The Phantasm of American Greatness

On January  17th 1991, when the U.S. president George H. W. Bush initiated Operation Desert Storm as a response to Saddam Hussein’s invasion of Kuwait, the U.S. found itself putting to the test what has today become known as the principle of a ‘Televised War’. As Jean Baudrillard famously observed, the entire Gulf War only took place as a televised simulation that was produced by the CNN and other major news networks, who reported from the battlefield as the conflict unfolded. Journalists were reduced to actors, action-oriented scripts guaranteed narrative when nothing was happening, cameras framed American war-machines flying above the desert as if they were about to save the world, and the mise-en-scène ensured exhibitionism of high-tech military gear. So extensive was the emphasis on machines and technology, one could have almost forgotten that this war was fought by and against human beings. Baudrillard’s claim that “the Gulf War never happened” aimed precisely at the fact that the public perception of the war in question was completely configured by a certain televised image of war, which the media constructed through a goal-oriented production-process, and which served as an Ersatz for the real physical event that remained in the dark.

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Lies – Imposture – Stupidity (Review Essay)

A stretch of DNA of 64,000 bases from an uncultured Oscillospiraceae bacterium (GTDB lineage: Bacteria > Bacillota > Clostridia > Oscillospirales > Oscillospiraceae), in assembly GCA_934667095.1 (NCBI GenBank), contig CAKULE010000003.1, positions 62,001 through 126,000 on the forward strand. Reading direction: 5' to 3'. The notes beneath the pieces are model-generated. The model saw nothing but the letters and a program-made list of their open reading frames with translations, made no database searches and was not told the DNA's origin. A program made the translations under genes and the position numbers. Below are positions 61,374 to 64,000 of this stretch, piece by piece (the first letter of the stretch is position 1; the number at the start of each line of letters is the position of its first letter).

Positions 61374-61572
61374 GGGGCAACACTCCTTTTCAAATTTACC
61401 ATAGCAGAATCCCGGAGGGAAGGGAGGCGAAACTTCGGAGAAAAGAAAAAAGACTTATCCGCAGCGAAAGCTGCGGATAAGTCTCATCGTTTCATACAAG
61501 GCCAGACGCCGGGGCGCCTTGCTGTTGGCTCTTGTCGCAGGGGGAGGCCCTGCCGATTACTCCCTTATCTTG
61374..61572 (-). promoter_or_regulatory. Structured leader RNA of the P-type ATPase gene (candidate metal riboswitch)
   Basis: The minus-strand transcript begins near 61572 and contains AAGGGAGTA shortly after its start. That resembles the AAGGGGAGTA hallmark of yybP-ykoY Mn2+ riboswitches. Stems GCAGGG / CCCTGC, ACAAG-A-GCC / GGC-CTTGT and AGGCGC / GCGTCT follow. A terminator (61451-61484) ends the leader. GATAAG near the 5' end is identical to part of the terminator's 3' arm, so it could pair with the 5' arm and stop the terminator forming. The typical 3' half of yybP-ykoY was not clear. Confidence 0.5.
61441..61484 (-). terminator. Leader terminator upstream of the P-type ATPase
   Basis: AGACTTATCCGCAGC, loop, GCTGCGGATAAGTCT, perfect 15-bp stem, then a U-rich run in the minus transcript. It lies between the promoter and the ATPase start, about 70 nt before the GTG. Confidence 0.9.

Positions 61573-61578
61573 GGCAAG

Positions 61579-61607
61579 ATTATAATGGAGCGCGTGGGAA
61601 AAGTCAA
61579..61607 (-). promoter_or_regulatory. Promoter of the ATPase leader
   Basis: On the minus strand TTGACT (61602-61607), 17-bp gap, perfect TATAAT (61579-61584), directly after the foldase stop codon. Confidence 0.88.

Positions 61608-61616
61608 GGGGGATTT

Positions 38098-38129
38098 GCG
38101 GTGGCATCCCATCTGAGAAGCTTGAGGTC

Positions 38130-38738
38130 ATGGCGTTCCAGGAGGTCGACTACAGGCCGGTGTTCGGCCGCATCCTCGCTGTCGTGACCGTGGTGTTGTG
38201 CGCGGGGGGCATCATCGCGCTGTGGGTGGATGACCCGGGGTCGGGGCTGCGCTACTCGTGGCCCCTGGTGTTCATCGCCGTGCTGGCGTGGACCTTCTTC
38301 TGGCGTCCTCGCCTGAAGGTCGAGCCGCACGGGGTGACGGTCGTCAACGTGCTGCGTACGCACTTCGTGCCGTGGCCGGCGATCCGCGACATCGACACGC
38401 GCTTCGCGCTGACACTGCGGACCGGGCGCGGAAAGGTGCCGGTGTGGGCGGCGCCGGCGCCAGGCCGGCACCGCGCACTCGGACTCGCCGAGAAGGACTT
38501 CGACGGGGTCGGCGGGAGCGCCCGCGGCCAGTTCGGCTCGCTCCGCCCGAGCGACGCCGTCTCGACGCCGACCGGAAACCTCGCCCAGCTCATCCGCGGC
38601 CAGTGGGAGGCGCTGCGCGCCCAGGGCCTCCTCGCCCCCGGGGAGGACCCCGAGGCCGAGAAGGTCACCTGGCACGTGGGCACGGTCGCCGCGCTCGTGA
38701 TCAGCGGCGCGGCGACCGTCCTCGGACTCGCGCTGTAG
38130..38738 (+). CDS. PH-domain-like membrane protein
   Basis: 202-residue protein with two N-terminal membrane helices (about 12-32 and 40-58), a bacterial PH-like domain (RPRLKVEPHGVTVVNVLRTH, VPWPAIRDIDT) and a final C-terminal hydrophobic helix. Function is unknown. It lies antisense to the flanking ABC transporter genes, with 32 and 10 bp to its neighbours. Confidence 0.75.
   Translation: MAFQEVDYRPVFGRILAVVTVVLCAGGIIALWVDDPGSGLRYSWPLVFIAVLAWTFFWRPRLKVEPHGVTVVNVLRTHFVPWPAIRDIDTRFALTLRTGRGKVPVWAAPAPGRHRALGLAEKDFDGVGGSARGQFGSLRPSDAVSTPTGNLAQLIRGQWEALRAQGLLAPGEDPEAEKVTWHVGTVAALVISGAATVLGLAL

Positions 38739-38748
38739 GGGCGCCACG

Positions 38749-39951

The task of philosophy, Deleuze tells us, is not to provide ‘solutions’ to philosophical questions, but to create concepts in order to respond to problems that exert an undeniable demand to be addressed. Such responding consists in the mere fact of addressing the problem, that is to say in the ability to disclose a previously concealed conceptual domain, in order to articulate the problem in the first place. If disclosing of that sort ever takes place, it is because the world in which the philosophical thought is situated puts forward the task of articulating something that initially lacks the clearness and distinctiveness of Cartesian ideas, yet stubbornly resonates with our intuition. Propelled by such resonance, our intuition is driven to orient itself through what is traditionally called logos, with the aim of articulating in words something that until then remained ineffable, but by no means negligible. 

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